The listed look

On The Record with Mark Watts, managing partner, Marwyn Capital

Marwyn Capital’s principal investment arm – which lists special purpose vehicles to fund growth and industry consolidation plays – has had a busier 2010 than some fellow private equity firms; to date, it has done five deals and one exit. Co-founder and managing partner Mark Watts tells PEI why the firm prefers its non-traditional approach to buy-and-build deals
                   
What led to the founding of Marwyn in 2003?

We saw a gap in the market between what traditional private equity houses were doing with their portfolios and what listed businesses were achieving on the public markets. The principle differences related to management remuneration and capital structure. Public company managers tended not to have the same level of share based incentives and, as a result, were not focused to the same extent on generating capital returns over a two or three year period. The management might be earning high salaries but there was relatively little of their own capital deployed in those businesses. We saw the opportunity to introduce core private equity principles, focused on share based remuneration, operational involvement and efficient capital structure, into the relatively lower geared public company arena. You just have to have a group of shareholders prepared to allocate a portion of their portfolio to more operationally geared opportunities with a two to three year time horizon.

Why carry out your strategy via blank cheque vehicles?

For one, it’s actually relatively easy to get a group of shareholders to invest behind a public company prospectus relative to a private company shareholder agreement. The public structure gives institutions an opportunity to say “yes” or “no” to capital raisings at various points in the company’s growth cycle. From my perspective that also mitigates risk for us because it means that we must convince shareholders each time we do a deal that it’s the right deal to do, rather than the classic private equity approach of drawing down capital from a committed fund, to allocate as they wish, without further reference to their investors.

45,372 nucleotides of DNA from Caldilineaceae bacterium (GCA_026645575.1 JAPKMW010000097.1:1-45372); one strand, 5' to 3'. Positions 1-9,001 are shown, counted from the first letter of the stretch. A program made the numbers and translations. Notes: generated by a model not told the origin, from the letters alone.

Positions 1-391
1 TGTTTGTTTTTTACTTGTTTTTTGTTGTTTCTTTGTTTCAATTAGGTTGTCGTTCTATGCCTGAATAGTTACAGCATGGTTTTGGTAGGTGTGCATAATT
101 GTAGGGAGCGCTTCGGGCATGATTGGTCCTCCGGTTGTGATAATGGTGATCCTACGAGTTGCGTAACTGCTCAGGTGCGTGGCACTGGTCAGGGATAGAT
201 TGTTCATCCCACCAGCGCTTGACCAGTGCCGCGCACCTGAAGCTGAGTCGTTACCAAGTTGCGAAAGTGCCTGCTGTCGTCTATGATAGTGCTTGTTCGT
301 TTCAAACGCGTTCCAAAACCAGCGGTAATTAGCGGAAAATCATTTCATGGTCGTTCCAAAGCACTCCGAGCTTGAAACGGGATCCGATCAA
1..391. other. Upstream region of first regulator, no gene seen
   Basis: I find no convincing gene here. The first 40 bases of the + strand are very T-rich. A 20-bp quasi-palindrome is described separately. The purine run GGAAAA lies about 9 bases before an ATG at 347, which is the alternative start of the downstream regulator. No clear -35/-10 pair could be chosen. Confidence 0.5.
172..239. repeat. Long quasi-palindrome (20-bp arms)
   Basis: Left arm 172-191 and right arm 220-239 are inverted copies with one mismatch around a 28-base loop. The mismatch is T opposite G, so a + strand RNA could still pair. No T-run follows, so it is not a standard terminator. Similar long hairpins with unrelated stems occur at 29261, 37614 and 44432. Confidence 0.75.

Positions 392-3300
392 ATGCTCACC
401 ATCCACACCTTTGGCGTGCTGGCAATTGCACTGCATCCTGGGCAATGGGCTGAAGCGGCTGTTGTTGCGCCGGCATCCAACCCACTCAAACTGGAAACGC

The other advantage is that you have a totally transparent structure. All the management incentive, any fees that are being paid, they all have to be disclosed. Our view is that the private equity industry will be forced to become more and more transparent over time. You can also use the listed equity to convince people to sell their businesses, especially if they are not keen to sell out entirely and they want to retain some potential upside. We can pay shares to an owner for part of the consideration. And they will benefit from the value that Marwyn brings to their business as we build it up through the growth cycle.

Where do you fit into an institutional investor’s portfolio?

One of the challenges we've had over the years is growing our own funds under management. Growth has always been constrained by the fact that private equity investors, who should be most interested in our approach, typically put their money into a private equity bucket. And that bucket is strictly defined by the fact that all the investments made though it will be in private companies.

What’s your track record been?

We generate an average IRR on exit of about 50 percent and just over two times cash on cash.

You have mentioned your returns are slightly impacted by Marwyn using less debt in deals than would a typical private equity firm. Do you disagree with the use of leverage?

We actually think that debt can be just as good as equity. There is a general feeling that debt is bad at the moment, which is obviously illogical. And we think that creates a huge opportunity. The challenge for private equity is to start taking advantage of a large number of businesses that the banks have inherited. They will have their work cut out as many of the funds have had their own portfolio companies enter bank ownership. In this context they will struggle to convince the banks that they will be the right co-owner of a distressed business since almost all bank deals require some ongoing equity ownership.

Where do you think the best investment opportunities will be found?

We think that selectively picking up assets from bank balance sheets and from larger businesses that are looking to sell non-core assets will be a significant opportunity over the next couple of years.